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I've looked up quite a few tutorials on keeping a secure database, but I still don't know what actions I need to take to protect my database from SQL injections, and hackers.

This is the function I've been using to clean out any user input, but I feel like this isn't all there is to it, what other things am I overlooking?

function CleanInput($value) {
    if(!is_numeric($value)) {
    return $value;
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closed as not constructive by nickb, Dagon, Jesse, hjpotter92, nickhar May 3 '13 at 3:15

As it currently stands, this question is not a good fit for our Q&A format. We expect answers to be supported by facts, references, or expertise, but this question will likely solicit debate, arguments, polling, or extended discussion. If you feel that this question can be improved and possibly reopened, visit the help center for guidance.If this question can be reworded to fit the rules in the help center, please edit the question.

mysql_real_escape_string is deprecated. – Robert Harvey May 2 '13 at 21:20
Step 1, don't use deprecated functions. – Christian Varga May 2 '13 at 21:21
Step 2. Read about mysqli – Byron Whitlock May 2 '13 at 21:23
Sod mysqli, use PDO. – Matt Humphrey May 2 '13 at 21:30
For sure an unconditional call to stripslashes() is wrong. The only valid reason to call it is if magic_quotes_gpc are still enabled, and this has to be checked. There is even a function for this: – Sven May 2 '13 at 22:18
up vote -1 down vote accepted

It's not a bad start, but here's a link to some really useful information:

The best solution? Use bound parameters. To use these you’ll need to be using the improved mysqli library that comes with PHP5. This technique differs slightly in that you define a query “template” first with placeholders, and then “bind” the parameters to it, and the mysqli library takes care of the appropriate escaping for us:

$query = $mysqli->prepare( "UPDATE tablename SET favorite_color = ?, age = ?, description = ? WHERE user = ?" );
// we would have a bind looking like this:
$query->bind_param( 'sibs', 'red', 27, $some_blob, $variable );
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Thank you this works great for me, I appreciate your help! – user2344616 May 2 '13 at 21:36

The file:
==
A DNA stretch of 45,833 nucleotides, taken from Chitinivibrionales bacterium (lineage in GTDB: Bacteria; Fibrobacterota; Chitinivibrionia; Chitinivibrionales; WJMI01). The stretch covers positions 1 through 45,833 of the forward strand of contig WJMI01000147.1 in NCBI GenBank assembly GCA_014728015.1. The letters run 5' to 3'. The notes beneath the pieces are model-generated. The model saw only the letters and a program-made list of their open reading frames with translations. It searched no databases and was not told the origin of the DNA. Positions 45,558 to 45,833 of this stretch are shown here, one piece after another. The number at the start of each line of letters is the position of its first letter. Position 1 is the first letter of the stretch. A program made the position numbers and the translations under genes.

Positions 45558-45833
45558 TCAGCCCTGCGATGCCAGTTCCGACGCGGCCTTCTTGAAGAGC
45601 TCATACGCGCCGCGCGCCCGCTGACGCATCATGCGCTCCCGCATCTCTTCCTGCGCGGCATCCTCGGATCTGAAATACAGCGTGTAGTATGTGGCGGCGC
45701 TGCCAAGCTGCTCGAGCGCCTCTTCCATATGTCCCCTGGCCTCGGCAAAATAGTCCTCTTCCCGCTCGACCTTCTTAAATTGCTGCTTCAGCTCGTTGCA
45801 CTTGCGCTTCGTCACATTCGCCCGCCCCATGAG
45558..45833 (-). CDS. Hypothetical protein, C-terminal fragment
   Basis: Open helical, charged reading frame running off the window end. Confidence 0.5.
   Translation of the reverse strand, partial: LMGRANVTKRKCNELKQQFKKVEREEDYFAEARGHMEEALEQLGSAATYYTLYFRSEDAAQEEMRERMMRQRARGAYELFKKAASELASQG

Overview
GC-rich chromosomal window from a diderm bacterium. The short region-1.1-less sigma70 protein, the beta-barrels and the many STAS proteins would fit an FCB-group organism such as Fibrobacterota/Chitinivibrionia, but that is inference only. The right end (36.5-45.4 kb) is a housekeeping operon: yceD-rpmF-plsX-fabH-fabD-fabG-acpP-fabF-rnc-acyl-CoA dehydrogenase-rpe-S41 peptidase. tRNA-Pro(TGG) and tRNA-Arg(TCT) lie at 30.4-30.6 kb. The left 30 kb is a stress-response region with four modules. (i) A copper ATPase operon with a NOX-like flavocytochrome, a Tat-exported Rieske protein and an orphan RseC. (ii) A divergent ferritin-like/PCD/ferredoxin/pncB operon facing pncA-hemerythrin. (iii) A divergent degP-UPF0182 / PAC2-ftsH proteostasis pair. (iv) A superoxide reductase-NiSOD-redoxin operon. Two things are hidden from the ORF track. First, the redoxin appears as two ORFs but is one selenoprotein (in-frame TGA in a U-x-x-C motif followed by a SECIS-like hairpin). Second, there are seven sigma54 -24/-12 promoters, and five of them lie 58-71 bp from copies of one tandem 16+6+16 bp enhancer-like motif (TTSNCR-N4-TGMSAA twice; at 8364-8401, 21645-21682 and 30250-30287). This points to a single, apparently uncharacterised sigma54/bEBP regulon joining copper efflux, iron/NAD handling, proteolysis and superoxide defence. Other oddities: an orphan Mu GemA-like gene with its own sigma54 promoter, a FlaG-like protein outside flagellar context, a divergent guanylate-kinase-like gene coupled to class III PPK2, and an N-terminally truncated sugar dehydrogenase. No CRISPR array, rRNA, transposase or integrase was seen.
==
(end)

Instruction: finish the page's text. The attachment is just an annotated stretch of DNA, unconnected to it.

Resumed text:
my pleasure, at least you're taking security responsibly! – Chris May 2 '13 at 21:37
  1. Keep your server secure. Somebody on your server is a very big no no obviously.
  2. Only allow remote access to database if absolutely necessary.
  3. Have strong login passwords for MySQL.
  4. Limit whatever user the PHP script is using to the absolute minimum of needed rights. For instance, give the script only read rights.
  5. To prevent SQL injection either use PHP PDO or MySQLi instead of the classic MySQL functions.
  6. Do not trust your users.
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Best practise is to use prepared statements

It's also a bad practice to use use mysql_query since It's deprecated, as can be seen if you check for the documentation.

Using mysql_real_escape_string is also a bad practise since It's also deprecated, and it can't save you from logical sql injections

I recommend using PDO or mysqli, both of those implementations support prepared statements.

Prepared statements will avoid hackers to insert commands into your system that can cause injections, but instead it creates a template for constants, which can not affect the database. It's also good for performance.

It's also wise to validate all input, both client side and server side.

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First off, there is no panacea for a secure mySQL. You have to elaborate a bit more. If you are interested into login and how to avoid most (if not all) SQL-injection tricks and the such, then use stored procedures within mySQL. I do not think PHP will give you all it can be. Think, for example, that instead of connecting to your real/production DB, you connect to another one, where your user has solely read-only access to a stored procedure (function better for PHP). Then, nobody can see your data in this DB !! Even if he knows your db-name, username and passwd, he will not be able to SELECT FROM any table. With your stored procedure you submit (SELECT again) the user's username and passwd and your receive a new db-name, host, username and passwd, with which you connect again to retrieve your real data.

You can use the same trick for any connection to DB, if you do not mind too much for performance or mySQL overloading.

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Use MD5 function for passwords both in back-end(Database, MySQL, etc) and front-end(php, etc.) of your work.

Very simple but a good start to secure your work.

My professor praised me for including that to my project.

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